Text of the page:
About IHRD’s

ICU cardiac monitorInherited Heart Rhythm Disorder Information


Inherited Heart Rhythm Disorders (IHRD’s) are a group of genetic diseases the effect the heart and make it susceptible to sudden cardiac arrest. Taken together these diseases represent one of the leading causes of death in young people.* Sudden cardiac arrest resulting from an underlying IHRD claims the lives of 700 young Canadians each year.

The similarities between the various IHRD’s make it practical and useful to consider them as group:

  • The preponderance of IHRD’s are acquired genetically from a gene carrying parent. The diseases are typically transmitted by an autosomal dominant gene meaning if one parent has the gene on average half of their children will have the disease, with no gender bias.
    • IHRD’s or versions of them may be acquired in various other ways including:
      • As a result of certain viral or bacterial infections such as Myocarditis an inflammation of the heart muscle or Pericarditis an inflammation of the sac around the heart
      • Through a de novo gene mutation which occurs at conception in the sperm, the egg or the embryo, is not transmitted by a parent and therefore only affects the child
      • Through a recessive gene, both parents must provide a copy
      • As a result of intense exercise or certain traumas which can lead to remodelling of the heart
  • All IHRD’s leave the patient susceptible to tachyarrhythmia (rapid, perhaps chaotic heart beats) which often devolve into cardiac arrest. These life threatening events may occur at any time in the patient’s life from birth through to old age and may have an obvious trigger such as exercise or emotional distress or no obvious trigger occurring during relative inactivity or even sleep.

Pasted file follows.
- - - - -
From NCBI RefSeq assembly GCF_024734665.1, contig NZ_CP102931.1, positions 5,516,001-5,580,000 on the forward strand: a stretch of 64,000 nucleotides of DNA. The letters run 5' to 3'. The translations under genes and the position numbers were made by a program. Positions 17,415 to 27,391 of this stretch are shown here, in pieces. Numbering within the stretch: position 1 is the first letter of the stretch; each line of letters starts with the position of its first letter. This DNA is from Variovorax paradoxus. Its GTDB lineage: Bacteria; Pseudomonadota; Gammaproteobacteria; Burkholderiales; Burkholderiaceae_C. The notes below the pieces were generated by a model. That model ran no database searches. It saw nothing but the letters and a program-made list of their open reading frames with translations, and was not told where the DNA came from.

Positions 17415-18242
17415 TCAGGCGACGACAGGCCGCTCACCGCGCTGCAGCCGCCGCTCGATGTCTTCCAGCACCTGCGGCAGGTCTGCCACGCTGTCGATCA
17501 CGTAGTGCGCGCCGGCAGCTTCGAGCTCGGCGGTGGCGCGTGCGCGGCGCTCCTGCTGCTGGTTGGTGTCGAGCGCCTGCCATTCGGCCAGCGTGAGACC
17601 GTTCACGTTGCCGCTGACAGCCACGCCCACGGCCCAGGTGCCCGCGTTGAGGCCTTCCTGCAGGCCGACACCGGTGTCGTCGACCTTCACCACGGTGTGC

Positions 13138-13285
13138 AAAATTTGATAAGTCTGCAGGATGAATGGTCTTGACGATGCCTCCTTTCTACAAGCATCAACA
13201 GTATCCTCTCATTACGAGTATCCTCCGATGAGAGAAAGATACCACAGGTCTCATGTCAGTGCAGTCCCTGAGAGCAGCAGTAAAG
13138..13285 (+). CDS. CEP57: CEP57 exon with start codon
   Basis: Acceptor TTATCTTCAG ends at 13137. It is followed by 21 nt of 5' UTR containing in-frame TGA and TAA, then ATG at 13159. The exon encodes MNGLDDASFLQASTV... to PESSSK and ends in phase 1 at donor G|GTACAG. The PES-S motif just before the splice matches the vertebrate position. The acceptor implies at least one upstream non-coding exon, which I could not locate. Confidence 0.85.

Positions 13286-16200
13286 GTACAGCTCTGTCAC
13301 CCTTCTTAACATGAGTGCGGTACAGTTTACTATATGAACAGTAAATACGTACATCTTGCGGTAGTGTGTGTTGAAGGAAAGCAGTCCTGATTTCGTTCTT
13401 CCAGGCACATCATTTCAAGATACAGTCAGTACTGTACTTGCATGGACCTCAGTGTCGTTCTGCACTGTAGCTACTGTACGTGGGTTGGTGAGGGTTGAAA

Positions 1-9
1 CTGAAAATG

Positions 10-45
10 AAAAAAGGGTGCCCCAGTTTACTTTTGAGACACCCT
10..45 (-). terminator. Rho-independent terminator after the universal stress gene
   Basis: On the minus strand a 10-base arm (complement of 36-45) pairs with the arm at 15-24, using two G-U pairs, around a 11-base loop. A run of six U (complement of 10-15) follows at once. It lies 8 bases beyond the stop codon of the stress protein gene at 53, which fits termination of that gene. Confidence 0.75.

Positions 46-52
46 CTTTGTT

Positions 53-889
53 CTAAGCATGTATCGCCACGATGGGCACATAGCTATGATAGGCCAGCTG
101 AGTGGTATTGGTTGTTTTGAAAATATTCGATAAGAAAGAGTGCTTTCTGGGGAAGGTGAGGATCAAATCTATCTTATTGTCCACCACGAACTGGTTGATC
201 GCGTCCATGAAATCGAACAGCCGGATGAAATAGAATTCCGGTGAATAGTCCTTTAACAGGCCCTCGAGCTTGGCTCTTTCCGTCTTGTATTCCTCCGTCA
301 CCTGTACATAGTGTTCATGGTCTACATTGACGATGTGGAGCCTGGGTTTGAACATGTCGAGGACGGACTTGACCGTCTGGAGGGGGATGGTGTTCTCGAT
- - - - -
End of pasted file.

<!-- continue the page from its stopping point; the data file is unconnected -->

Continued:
• From the onset of puberty through the late twenties to early thirties IHRD’s tend to particularly lethal
    • Many gene positive people will never experience tachyarrhythmia in their lifetime
  • Typically unseen problems with the heart’s structure or electrical system are the only manifestation of IHRD’s. In every other way the patient seems healthy and fit and therefore there is no obvious reason to suspect or test for an underlying heart condition.
    • For many patients the first symptom that they have the disease is death
    • For many other patients there are warning signs which if heeded can lead to diagnosis and effective therapy

The core group of IHRD’s divide into two categories Cardiomyopathies which affect the structure of heart muscle and Channelopathies which affect the heart’s electrical system. There is also a third group of diseases and conditions which are not IHRD’s but have some similarities and are known to cause sudden cardiac arrest in young people.

Cardiomyopathies affect the structure of heart muscle. If heart muscle becomes excessively thick of excessively weak it will impair the muscle’s ability to transmit the electrical signals which cause the heart to contract and relax in a rhythmic pattern.

  • Hypertrophic Cardiomyopathy (HCM) is the most prevalent of all of the IHRD’s with some experts suggesting as many as 1 in 500 people have the gene for the disease. It is the most common finding for cause of death on autopsy when young athletes die suddenly. HCM causes a thickening (hypertrophy) of the muscles most notably on the left side of the heart.
  • Arrhythmogenic Right Ventricular Cardiomyopathy (ARVC) is less far common at 1 in 5,000 to 7,500 but seems to claim a disproportionate number of young lives. The disease causes weakening (dysplasia, the replacement of healthy muscle tissue with fatty tissue) of the muscle on the right side of the heart. The disease is often referred to as Arrhythmogenic Right Ventricular Dysplasia (ARVD)